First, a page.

To be precise and in keeping with your analogy, I don't want to ever get on a plane that was allowed into the air without a pre-flight check since statistics suggest in that case a Postmortem Review would be exactly what happens next! ;-) I might argue that
the same is true with the software I use. My question therefore breaks down to:
Sure, but while a pre-flight check is useful I think the mechanics (developers) are best equipped to do it and if it lands then no one need care about the nuts and bolts, but if there was an issue then the FAA needs to get involved and help figure out what part of the process broke and let the engine fan crack be missed.
* What does this give us that is functionally better than the current process?
Right now there is very clouded definition of what a 'release' is. I generally try and explain it as a big R-elease which is I see as the traditional Eclipse release (for Jetty: 9.x -> 9.y, 9 -> 10), goes through the process of creating docuware, scheduling release reviews, etc etc. Then there is the vast majority of little r-eleases that a project like Jetty does which are incremental releases on a minor version (9.4.x -> 9.4.y) which I think most closely resembles what I think Wayne calls a Service Release. These are supposed to just be fixing bugs and perhaps in the world of OSGI that makes sense but it is a poor definition for a project like Jetty. I think OSGI views a service release as 9.4.1.v20180101 -> 9.4.1.v20180202 which would make our users heads pop, we are dropping the v201080202 portion of our versioning for Jetty 10 because of the massive confusion within the community (we have had way too many people use M0 or RC0 releases because the v2018xx versions scared them into thinking they were snapshots and not official).
Anyway, Wayne said one thing that bothered me on the last call when he specifically called out these service releases as not requiring a formal release review. He said that they needed to be bugfixs only, specifically calling out not adding functionality. Careful review of Jetty point releases will show what we add apis as needed to expose what we consider improvements or functionality but that do not alter negatively what we consider our external api. To do otherwise would completely stall the project and halt any sort of incremental innovation we strive for. So we see the definition of 'Functionality' as different for Eclipse then for us and our users, the difference being one of granluarity. As an example, we see adding another session manager (like memcache) as a funtionality for Jetty, but not by Eclipse's definition. For Eclipse, I see replacing the entire session management implementation as a new Feature (which was something that prompted 9.3->9.4 for Jetty) since it would involve dramatic API changes.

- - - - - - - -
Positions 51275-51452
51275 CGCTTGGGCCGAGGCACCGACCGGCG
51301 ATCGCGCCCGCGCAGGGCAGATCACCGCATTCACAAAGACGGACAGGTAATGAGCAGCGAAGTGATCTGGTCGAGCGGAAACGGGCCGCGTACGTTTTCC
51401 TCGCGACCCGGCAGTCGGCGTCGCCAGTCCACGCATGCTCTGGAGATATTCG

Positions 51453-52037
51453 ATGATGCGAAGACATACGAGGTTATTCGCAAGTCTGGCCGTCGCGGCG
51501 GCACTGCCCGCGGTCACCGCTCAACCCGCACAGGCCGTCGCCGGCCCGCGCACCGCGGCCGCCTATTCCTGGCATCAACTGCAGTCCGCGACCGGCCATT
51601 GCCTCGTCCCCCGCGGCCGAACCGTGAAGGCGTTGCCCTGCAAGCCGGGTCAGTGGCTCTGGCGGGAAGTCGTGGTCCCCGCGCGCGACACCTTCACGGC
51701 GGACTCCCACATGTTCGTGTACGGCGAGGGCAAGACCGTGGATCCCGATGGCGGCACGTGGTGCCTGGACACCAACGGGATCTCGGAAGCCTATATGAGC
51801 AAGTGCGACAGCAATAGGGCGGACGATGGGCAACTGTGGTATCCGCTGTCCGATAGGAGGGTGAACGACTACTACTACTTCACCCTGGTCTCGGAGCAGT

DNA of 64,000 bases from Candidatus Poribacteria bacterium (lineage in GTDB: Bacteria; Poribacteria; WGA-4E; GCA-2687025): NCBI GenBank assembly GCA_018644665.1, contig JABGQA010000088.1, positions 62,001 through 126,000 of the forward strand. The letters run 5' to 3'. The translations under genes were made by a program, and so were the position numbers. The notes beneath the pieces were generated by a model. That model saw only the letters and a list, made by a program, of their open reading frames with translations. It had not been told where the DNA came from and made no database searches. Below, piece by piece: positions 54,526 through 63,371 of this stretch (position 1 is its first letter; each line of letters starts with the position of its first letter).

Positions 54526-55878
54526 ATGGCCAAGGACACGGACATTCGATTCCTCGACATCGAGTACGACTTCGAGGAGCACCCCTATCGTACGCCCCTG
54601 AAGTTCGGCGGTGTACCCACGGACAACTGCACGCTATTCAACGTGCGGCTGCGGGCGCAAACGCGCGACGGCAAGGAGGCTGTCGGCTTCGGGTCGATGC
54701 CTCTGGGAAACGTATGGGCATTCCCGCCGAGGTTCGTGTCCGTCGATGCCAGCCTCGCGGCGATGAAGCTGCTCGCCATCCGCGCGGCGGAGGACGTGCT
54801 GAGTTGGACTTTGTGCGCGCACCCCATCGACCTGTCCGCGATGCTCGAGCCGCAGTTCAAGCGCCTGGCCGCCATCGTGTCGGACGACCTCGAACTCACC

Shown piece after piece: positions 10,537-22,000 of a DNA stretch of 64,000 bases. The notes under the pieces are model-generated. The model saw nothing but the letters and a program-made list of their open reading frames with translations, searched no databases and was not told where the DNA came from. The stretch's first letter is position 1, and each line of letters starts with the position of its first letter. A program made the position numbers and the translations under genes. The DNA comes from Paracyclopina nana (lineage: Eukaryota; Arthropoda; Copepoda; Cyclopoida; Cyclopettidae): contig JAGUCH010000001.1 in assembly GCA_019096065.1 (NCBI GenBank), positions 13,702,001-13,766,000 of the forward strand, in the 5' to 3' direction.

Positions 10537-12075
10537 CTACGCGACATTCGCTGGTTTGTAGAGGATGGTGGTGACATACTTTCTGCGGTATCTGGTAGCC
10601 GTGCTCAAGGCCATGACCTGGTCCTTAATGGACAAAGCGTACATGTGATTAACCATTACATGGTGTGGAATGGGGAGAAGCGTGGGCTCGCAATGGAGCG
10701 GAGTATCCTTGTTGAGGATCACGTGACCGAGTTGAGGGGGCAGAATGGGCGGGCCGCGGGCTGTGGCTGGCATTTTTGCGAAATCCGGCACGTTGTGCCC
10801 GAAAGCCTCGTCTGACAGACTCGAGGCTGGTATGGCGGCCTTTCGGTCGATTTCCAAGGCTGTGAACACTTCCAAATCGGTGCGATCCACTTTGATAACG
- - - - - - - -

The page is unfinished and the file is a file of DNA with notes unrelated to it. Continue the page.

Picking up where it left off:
I think this once again goes back to the poor definitions that I see floating around the Eclipse processes when I try and wedge non-osgi development practices like Jetty into it conceptually. I believe acknowledging this was the reason someone like me was was invited to this august body. :)
* Does it preserve the spirit of the current process?
In my mind the spirit of the IP policy is simple.
* Everything pushed out that may be consumed by a user should use and adhere to the current state of what you have in the projects IPlog.
This is the fundamental tenet we use when we make decisions on releasing Jetty. If we have updated a version of some dependency that is in any way exposed to a user when they use Jetty and we don't have it in our IPLog then we will not push out a release until we have it locked down. Everything we release to our users that involves a third party dependency should have a corresponding CQ.
So, in terms of perserving the spirit...if Jetty, or any of these continuous delievery projects push out a release under the proposed approach and the validation passes muster then spirit is preserved and what I believe are all the basic requirements of Eclipse are adhered to. If they broke something and widget X library wasn't passed through IP and it successfully passes after the fact then everything is still fine, spirit preserved and no harm done. If someone added a GPL library to their project and released it then there are problems and it is damage control time for the leadership of the project.
I'll note that the current Eclipse processes will not prevent this from happening either, it is totally possible to screw up and update the project and release something GPL that the formal Eclipse Release Review will not catch. In fact, it could be years before someone notices that something like that crept in without a validation process. As I mentioned, Wayne had a script that would troll through the downloads directory of a project and validate that things like the Jetty distribution passed muster but I do not believe that was a common event, and since we no longer put binaries on download.eclipse.org
it wouldn't catch anything anyway. The Eclipse Review Process is designed to ensure that Eclipse management is comfortable that a projects developers are aware of the IP policy otherwise it would involve actual validation of real release binaries before they were widely distributed.